This gives component commanders an opportunity to introduce recommendations, support requirements, and state their ability to support other components. JFC gives broad guidance and objectives. The guidance includes the daily apportionment decision.

Phase 2-Target Development

The joint targeting process normally begins before forces are deployed or before the onset of hostilities. During the deliberate planning associated with an OPLAN at the CINC level, for example, a JTL may be constructed. This JTL is a database that contains the following:

  • Prioritized target categories.
  • Specific targets.
  • Sufficient detail to help complete target identification, location, and assessment.

The JTL reflects the theater view of the threat. It is the start point for the JFC's targeting process focused on his AOR. As the JFC's concept of operations is developed, the JTL will be updated. During execution of the OPLAN, the JTL continues to serve as an updated reference.

The objectives and guidance received during phase one are used to focus target development. The BCD plans section processes the COMARFOR target nominations through the JAOC combat plans division, during phase one. COMARFOR target nominations may be derived from the JTL data base, or may be selected from the following:

  • Intelligence.
  • Reconnaissance.
  • PSYOP.
  • Surveillance inputs.
  • Current intelligence assessments.
  • Other information and considerations not known when the JTL was initially developed.

The COMARFOR target nominations are coordinated and incorporated with target nominations from the other components after they are deconflicted with other C2W elements. The end product of the target development phase is a draft JIPLT, and a detailed air apportionment recommendation.

Phase 3-Weaponeering and Allocation

During this phase, targeting personnel quantify the expected results of lethal and nonlethal weapons use against prioritized targets. The draft JIPTL, from the target development phase, is the basis for weaponeering assessment activities. BCD personnel help the JAOC weaponeers identify the critical nodes of the COMARFOR targets that must be attacked to meet COMARFOR targeting objectives. After weaponeering, planners assign the appropriate assets to attack the targets. The final prioritized targets are incorporated into the MAAP. This MAAP is the plan of employment that forms the foundation of the ATO.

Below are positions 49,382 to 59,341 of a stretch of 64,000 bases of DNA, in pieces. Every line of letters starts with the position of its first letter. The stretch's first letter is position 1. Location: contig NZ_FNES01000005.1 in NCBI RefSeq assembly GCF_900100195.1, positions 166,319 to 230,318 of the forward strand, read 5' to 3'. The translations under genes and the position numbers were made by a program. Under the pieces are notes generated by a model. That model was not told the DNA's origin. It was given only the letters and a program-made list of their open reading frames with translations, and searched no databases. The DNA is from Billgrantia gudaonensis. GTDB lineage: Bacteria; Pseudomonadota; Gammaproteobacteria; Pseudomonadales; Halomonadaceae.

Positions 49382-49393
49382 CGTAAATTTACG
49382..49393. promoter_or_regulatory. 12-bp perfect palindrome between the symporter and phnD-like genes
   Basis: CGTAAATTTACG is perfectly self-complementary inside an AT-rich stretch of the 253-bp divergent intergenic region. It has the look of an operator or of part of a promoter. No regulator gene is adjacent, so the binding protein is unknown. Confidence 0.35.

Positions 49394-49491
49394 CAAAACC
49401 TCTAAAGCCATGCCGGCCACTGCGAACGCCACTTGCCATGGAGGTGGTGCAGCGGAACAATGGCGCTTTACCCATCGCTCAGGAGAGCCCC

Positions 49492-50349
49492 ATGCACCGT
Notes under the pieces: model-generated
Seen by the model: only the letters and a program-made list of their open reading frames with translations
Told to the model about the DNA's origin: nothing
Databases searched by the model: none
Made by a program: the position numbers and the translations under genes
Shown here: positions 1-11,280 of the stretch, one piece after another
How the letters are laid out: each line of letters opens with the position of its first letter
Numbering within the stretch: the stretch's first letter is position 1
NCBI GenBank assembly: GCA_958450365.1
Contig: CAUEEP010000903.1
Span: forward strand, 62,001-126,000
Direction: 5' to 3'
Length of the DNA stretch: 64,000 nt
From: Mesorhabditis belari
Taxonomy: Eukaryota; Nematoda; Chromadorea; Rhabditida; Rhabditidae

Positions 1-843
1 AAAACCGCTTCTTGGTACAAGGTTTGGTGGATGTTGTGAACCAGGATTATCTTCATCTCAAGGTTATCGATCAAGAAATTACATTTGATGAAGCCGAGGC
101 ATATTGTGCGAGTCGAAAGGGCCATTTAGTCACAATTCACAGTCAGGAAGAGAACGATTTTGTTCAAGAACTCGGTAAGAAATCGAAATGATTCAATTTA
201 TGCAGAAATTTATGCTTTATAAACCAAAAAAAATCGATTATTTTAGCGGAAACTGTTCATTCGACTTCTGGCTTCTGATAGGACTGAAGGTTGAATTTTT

Phase 4 ATO Development

After the MAAP is approved by the JFACC, the JAOC combat plans division continues detailed preparations concerning the ATO, SPINS, and the ACO. The BCD plans section notifies the COMARFOR of any nominated targets which will not be included in the MAAP. Guidance from the JFC and JFACC, target worksheets, MAAP, and component requirements are used to finalize the ATO, SPINS, and ACO. The COMARFOR may submit critical changes to target nominations via the BCD during the final phase of ATO development. On the basis of the results of the MAAP, the COMARFOR may prioritize nominated targets not on the MAAP as alternates.

Phase 5-Force Execution

The JAOC directs the execution of and deconflicts all capabilities and forces made available for a given ATO. The JFC may give the JFACC the authority to redirect joint air operations. The JFACC must notify affected component commanders upon redirection of joint sorties that were allocated in the joint ATO to support them. The BCD operations section monitors the execution of the ATO. The section tracks all events relating to units performing assigned flying missions, and air defense of friendly forces. The BCD focuses on the defense of key facilities and locations. The BCD must continuously coordinate with the JAOC operations division to update the status of COMARFOR priority targets. In addition, they must coordinate for unforeseen or changing requirements for COMARFOR air support and airspace control measures.